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X-Men or Batman – which one is yellow spot?

X-Men: A small population of humans who are mutants, possessing superhuman powers.

Batman: A superhero without superpowers. Just a regular rich guy really.

But if superheroes were crop diseases, which one would yellow spot be?

If you guessed Batman, you would be correct. Yellow spot is kind of like Batman, in the way that we haven’t found any mutations in yellow spot’s major disease-causing gene – ToxA. Its power to kill wheat cells has stayed the same, it just keeps using the toxic proteins from its ‘utility belt’ to do the damage.

Powdery mildew and rust on the other hand are more like X-Men – they have mutated into more than 25 different pathotypes (oat crown rust has mutated into more than 100 pathotypes!). With so many versions of themselves, just as there are so many versions of X-Men – Logan, Magneto, Storm…, they’re a force to be reckoned with.

For the past three years, Dr Caroline Moffat of CCDM’s yellow spot program studied more than 350 samples of yellow spot from all regions of Australia throughout the Stop the Spot initiative, and with her team confirmed that ToxA – the major gene within yellow spot that causes necrosis (cell death), had not mutated into a different or stronger form.

“We found no evidence that ToxA is undergoing selection to become a more potent form. By not sowing ToxA sensitive varieties, we are helping to reduce the selection pressure for increased ToxA activity,” Caroline said.

Stop the Spot key findings

One of the most interesting findings from Stop the Spot over the years, was that around 50 per cent of yellow spot infected samples came from MRMS to MR varieties, such as Mace and Corack.

“These more resistant varieties are not damaged by ToxA as they do not possess the ToxA sensitivity gene,” Caroline said.

“This tells us that there are more effectors out there that are doing damage, such as ToxC and others not yet identified.  Thanks to the many samples sent in we are now working to discover what these are”

Some key results from Stop the Spot, 2014 – 2016:

Wheat on wheat – not the way to go

From three years of sample collection, 62 per cent of samples came from paddocks that had previously cropped wheat.

“This is not too surprising, but it is a concern as yellow spot fruiting bodies will survive on wheat stubble through the summer, and will release spores when the rains begin which will infect nearby wheat,” Caroline said.

“Yellow spot spores do not travel very far, so when wheat is grown in a previously infected paddock, we’re giving the pathogen the perfect opportunity to infect the next seasons’ crop.”

Still no ToxB detected

We’ve already mentioned the most damaging yellow spot effector – ToxA.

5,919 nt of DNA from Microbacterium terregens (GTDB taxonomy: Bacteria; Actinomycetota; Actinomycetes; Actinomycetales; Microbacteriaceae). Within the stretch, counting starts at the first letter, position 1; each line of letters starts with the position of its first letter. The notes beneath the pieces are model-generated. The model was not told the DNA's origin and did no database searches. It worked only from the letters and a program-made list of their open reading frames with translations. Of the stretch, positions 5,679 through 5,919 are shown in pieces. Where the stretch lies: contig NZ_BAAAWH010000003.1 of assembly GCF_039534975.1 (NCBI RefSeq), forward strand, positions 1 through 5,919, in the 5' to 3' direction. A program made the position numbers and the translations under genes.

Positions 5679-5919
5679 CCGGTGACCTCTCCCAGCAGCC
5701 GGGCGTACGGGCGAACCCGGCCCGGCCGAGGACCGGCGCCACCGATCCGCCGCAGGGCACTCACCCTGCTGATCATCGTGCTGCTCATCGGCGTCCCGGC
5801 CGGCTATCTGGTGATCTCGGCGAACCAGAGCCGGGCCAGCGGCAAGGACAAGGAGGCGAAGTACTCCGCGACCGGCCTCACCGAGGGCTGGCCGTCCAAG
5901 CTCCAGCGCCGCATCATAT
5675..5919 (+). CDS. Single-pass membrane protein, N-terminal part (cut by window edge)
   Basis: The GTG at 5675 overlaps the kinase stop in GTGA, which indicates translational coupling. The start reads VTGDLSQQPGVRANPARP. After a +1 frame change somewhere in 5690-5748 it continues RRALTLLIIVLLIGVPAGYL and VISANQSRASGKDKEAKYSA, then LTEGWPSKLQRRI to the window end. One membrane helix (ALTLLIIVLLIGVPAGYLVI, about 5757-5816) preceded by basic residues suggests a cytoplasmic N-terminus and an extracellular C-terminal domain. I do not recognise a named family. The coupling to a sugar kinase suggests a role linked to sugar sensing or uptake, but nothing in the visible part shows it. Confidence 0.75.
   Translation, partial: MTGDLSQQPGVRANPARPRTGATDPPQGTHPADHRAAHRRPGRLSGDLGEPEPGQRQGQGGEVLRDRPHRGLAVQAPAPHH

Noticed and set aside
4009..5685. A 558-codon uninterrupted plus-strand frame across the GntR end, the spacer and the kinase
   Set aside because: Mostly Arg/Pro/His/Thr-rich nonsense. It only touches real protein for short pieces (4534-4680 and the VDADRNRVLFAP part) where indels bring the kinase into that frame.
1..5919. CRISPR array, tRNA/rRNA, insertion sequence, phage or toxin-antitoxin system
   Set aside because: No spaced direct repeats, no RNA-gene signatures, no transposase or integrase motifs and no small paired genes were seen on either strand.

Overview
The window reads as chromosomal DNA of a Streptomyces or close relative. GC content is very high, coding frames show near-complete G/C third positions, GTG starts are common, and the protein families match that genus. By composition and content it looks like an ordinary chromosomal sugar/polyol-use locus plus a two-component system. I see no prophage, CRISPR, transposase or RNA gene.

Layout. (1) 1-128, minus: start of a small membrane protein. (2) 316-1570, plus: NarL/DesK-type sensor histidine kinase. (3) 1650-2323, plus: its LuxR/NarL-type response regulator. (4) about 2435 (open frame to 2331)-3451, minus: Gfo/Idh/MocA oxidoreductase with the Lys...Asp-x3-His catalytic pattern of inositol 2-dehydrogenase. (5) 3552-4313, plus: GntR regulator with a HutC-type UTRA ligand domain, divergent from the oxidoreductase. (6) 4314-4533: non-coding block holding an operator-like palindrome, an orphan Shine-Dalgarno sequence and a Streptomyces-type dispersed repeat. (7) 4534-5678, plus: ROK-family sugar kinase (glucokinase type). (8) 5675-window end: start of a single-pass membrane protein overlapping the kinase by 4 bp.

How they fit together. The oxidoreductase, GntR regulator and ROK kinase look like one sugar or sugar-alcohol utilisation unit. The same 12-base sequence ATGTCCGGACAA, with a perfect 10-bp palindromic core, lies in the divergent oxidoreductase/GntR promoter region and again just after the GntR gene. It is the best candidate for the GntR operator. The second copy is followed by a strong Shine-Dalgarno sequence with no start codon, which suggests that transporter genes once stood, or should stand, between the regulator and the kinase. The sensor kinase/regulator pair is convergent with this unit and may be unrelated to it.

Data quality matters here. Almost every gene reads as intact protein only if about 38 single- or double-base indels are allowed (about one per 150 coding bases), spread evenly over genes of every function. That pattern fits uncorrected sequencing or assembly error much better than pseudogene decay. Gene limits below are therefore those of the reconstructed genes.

But there are two other effectors we know about besides ToxA, which are ToxB and ToxC.

ToxB has not yet been detected in Australia – Caroline and her team can confirm this from three years of Stop the Spot data.

“This is good news, as ToxB causes a lot of damage on wheat crops overseas. Even so, it is still a major biosecurity risk to Australian wheat crops, so it is extremely important that we continue to monitor the yellow spot pathogen for this effector,” she said.

“On the other hand ToxC does exist in Australia, and we are currently trying to find out more about this effector, so we can eventually find the sensitivity gene within wheat and help breed it out.”

How to choose a variety to avoid yellow spot

Caroline recommends growers stick to varieties that are insensitive to ToxA, as ToxA is still the most potent of the identified effectors, and was found in every Australian yellow spot isolate.

“Growers who choose the more resistant varieties may still get some yellow spot infection, but not as much as varieties that are sensitive to ToxA,” she said.

For any specific variety enquiries, please contact Caroline at

What three years of national sample collection has told us

For three years, Caroline and her team have been analysing yellow spot from across the country, and from the 366 yellow spot samples, they’ve been able to conclude:

  • Yellow spot is a widespread disease, infecting all wheat growing regions across Australia.
  • Even moderately resistant varieties were infected.
  • ToxA was found in 100 per cent of isolates, reiterating the importance of using ToxA insensitive varieties.
  • ToxB was not detected in any of the isolates, but still remains a biosecurity risk.
  • No mutation was detected in the ToxA gene of Australian yellow spot.
  • There are still unidentified yellow spot effectors out there.

Stop the Spot… it’s a wrap. Thanks for the samples!

CCDM would like to thank everyone who contributed samples to the Stop the Spot initiative – including grower groups, growers, agronomists and field pathologists. The initiative has been a huge success, helping our researchers obtain isolates from areas not previously sampled, saving thousands of hours if the team had driven to each location.

Although the collection of samples has finished, the isolates obtained live on in our secure laboratories. They add to our isolate collection, which is a valuable resource for ongoing work to identify new effectors and wheat molecular markers – tools for breeders to facilitate the release of more resistant varieties.
Virulence testing is now underway, in conjunction with DAFWA. Stay tuned for these results!

About Caroline Moffat

Dr Caroline Moffat studied Plant Science at Oxford University (UK) and joined Curtin in 2011, where she now leads the yellow spot program within the Centre for Crop and Disease Management.

Her team aims to minimise the cost of this disease to growers, by developing tools to help breeders produce more resistant varieties.


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